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Am Fam Physician. 2023;107(1):103-104

This clinical content conforms to AAFP criteria for CME.

Author disclosure: No relevant financial relationships.

Key Points for Practice

• Increased physical activity may be particularly beneficial for patients with type 2 diabetes, with combined training including aerobic and resistance exercise leading to greater improvement in A1C level than either modality alone.

• High-intensity interval exercise leads to greater glycemic control in less total exercise time but increases musculoskeletal injury and transient postexercise hyperglycemia in some patients.

• People with type 2 diabetes are prone to volume depletion from hyperglycemia and more susceptible to heat injury with physical activity.

From the AFP Editors

Type 2 diabetes mellitus affects approximately one in 10 people in the United States. Lifestyle interventions, including exercise and physical activity, are often prescribed as part of a treatment plan for people at risk of or diagnosed with type 2 diabetes. The American College of Sports Medicine (ACSM) updated its original statement on physical activity for people with type 2 diabetes. Recommendations include all types of physical activity, encompassing more human movement than just planned exercise.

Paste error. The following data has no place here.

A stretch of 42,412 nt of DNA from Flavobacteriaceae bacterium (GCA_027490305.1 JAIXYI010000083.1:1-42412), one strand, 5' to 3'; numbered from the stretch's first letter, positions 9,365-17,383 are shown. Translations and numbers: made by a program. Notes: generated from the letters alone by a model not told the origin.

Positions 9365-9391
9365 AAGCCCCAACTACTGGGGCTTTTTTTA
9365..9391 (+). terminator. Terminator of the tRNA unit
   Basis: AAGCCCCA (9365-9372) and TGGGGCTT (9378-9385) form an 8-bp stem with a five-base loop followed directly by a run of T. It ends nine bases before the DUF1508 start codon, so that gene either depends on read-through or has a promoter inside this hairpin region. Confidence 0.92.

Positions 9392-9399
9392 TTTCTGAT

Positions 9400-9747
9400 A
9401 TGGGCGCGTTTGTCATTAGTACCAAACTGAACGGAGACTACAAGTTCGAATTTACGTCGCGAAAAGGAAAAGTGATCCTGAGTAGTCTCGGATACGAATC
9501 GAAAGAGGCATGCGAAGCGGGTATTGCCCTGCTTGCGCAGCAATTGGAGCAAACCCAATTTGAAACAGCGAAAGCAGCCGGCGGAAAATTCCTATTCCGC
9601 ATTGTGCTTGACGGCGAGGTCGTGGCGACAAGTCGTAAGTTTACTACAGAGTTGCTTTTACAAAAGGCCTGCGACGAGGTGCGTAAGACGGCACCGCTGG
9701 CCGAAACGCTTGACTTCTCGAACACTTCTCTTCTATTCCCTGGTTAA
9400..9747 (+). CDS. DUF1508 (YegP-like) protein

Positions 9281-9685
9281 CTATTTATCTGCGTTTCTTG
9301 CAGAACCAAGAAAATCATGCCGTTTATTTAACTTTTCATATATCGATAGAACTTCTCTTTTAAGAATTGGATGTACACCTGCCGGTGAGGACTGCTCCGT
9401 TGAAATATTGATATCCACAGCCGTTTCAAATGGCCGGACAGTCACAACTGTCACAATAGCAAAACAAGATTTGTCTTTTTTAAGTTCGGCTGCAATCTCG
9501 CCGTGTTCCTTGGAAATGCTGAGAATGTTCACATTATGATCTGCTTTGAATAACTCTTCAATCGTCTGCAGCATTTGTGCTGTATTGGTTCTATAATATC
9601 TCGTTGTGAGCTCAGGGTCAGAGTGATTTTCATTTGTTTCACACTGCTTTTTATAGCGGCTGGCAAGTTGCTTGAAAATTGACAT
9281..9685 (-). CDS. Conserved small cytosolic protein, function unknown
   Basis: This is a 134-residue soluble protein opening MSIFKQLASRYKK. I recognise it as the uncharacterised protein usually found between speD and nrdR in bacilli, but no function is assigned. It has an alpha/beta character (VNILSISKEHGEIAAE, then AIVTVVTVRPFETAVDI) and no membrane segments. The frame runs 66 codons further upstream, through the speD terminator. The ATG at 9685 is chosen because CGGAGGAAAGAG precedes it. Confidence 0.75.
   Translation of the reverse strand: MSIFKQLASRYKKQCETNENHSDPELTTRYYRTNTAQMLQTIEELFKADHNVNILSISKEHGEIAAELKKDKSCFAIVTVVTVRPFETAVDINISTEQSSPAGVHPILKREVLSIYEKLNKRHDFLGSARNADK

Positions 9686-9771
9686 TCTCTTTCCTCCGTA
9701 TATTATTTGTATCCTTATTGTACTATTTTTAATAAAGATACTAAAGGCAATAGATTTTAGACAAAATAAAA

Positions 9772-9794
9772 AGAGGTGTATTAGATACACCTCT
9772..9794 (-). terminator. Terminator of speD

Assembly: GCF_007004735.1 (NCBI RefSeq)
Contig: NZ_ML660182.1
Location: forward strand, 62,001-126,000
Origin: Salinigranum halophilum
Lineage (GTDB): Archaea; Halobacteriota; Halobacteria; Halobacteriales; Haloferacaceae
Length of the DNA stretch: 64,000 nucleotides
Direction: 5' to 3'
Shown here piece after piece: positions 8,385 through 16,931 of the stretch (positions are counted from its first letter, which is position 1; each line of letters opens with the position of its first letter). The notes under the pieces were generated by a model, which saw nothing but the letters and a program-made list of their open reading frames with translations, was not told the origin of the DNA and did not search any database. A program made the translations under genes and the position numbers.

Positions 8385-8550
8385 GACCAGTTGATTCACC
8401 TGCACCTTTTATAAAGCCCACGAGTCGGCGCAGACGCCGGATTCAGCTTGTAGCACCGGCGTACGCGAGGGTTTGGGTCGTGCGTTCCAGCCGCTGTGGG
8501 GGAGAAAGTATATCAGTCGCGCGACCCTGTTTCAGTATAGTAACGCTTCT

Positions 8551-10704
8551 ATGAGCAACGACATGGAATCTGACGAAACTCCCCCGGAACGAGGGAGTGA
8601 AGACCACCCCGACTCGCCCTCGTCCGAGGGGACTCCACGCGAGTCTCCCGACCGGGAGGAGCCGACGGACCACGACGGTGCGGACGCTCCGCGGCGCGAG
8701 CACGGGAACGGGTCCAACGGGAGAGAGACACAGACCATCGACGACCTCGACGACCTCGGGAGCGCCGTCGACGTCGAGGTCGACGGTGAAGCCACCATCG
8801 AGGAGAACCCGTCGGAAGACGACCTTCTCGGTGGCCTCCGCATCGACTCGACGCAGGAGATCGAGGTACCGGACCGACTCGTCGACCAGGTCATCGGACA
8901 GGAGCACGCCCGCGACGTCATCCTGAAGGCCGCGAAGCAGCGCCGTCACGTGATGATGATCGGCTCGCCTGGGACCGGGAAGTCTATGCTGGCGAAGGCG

Impact of Physical Activity on People With Diabetes

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Coverage of guidelines from other organizations does not imply endorsement by AFP or the AAFP.

This series is coordinated by Michael J. Arnold, MD, Assistant Medical Editor.

A collection of Practice Guidelines published in AFP is available at

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